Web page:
Imagination and actuality rarely align.
Who hasn’t dreamed of whitewater kayaking? The speed, the grace, the adrenaline—what more elemental way to experience Montana’s famous rivers? Plus, kayakers are just so cool. The coolest! These are people who harness and control the power of rivers, and make deadly whitewater their playground. They laugh in the face of winter’s furious uncontrolled runoff, and make it look easy. Plus, they’re always tan. But things are not always what they seem, and sometimes the dream doesn’t live up to reality. Let’s see how whitewater kayaking fares.
With a gentle flick of your paddle blade, the kayak slices against the current and smoothly carves into a wave. Another quick dig puts you into your line, and you watch the waves line up downstream like a perfect aquatic roller coaster. It’s a sunny, warm day in Montana, and the river is cresting—this is as good as it gets. In perfect balance, you bob through the rough water unchallenged and smiling, whooping as your bow catches air between troughs. You deftly maneuver through the churning crux while tourists cheer from the bank, and then you spin onto the final wave for a brief surf session. It’s important to be a well-rounded boater—big water and playboating are equally rad. You stick a big, dynamic move, upturning your boat at the back of the wave, then easily roll upright and shake the water off your head with a toothy, triumphant grin. Finally, you eddy out next to your buddy, who throws you a huge high five and splashes victoriously. The best part? This is your third lap down the Mad Mile today. Kayaking is so sick.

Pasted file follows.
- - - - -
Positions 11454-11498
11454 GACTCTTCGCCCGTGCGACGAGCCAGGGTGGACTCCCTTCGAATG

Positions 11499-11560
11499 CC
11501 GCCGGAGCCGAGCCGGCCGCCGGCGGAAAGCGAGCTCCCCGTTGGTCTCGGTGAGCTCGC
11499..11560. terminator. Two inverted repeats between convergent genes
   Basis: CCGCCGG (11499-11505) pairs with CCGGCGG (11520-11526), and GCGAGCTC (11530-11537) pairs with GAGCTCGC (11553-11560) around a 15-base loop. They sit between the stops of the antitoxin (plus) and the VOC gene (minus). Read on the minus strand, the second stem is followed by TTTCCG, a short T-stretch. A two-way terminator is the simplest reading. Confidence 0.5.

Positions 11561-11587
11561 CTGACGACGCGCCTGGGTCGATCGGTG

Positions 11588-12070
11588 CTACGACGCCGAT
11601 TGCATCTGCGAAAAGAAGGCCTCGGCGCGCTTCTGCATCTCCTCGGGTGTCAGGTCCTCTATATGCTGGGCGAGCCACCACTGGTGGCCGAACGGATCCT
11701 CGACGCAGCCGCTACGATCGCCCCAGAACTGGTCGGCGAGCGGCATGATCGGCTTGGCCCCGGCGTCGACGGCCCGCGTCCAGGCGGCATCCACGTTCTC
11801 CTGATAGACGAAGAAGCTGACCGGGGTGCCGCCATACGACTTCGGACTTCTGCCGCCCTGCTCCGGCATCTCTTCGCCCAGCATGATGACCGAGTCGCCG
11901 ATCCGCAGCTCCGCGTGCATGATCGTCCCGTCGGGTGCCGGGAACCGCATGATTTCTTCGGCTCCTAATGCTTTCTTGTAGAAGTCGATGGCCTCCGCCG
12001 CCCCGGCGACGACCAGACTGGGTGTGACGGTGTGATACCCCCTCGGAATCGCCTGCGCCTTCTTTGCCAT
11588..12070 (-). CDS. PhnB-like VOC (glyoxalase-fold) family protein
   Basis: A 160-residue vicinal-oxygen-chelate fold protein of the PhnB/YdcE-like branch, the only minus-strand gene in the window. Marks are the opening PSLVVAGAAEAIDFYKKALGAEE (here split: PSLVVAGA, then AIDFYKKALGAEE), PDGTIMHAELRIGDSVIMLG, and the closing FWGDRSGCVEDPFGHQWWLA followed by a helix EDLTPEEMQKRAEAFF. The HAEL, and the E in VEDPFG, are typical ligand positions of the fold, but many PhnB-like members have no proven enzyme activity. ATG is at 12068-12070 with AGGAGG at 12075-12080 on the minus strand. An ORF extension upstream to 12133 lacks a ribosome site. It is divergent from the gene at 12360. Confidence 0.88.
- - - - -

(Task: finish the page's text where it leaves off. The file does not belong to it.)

With an awkward and ineffective slap of your paddle, the kayak lurches into the current. You’re immediately drawn off course, toward the only exposed boulder within 100 yards. You bounce off the rock, nearly roll, and totter to regain balance before being flung downstream. It’s another cold, rainy day in Montana—typical for spring. Your dry top has a hole in it and icy water slides down your torso. Shivering, you paddle furiously, trying to make it through the rapid as quickly as possible. You grit your teeth and pray as your bow catches air between troughs, feeling entirely out of control. A wave hits you in the face unexpectedly—a slap, really—and washes a contact from your eye. Half blind, you enter the churning crux sideways, and almost immediately roll upside down. Your helmet smashes into a rock and you panic, popping your skirt and swimming for shore. Tourists on the bank yell for an ambulance while your buddy rolls his eyes and mimes drinking from a booty. The worst part? You’re only halfway down the Mad Mile. Kayaking is the worst.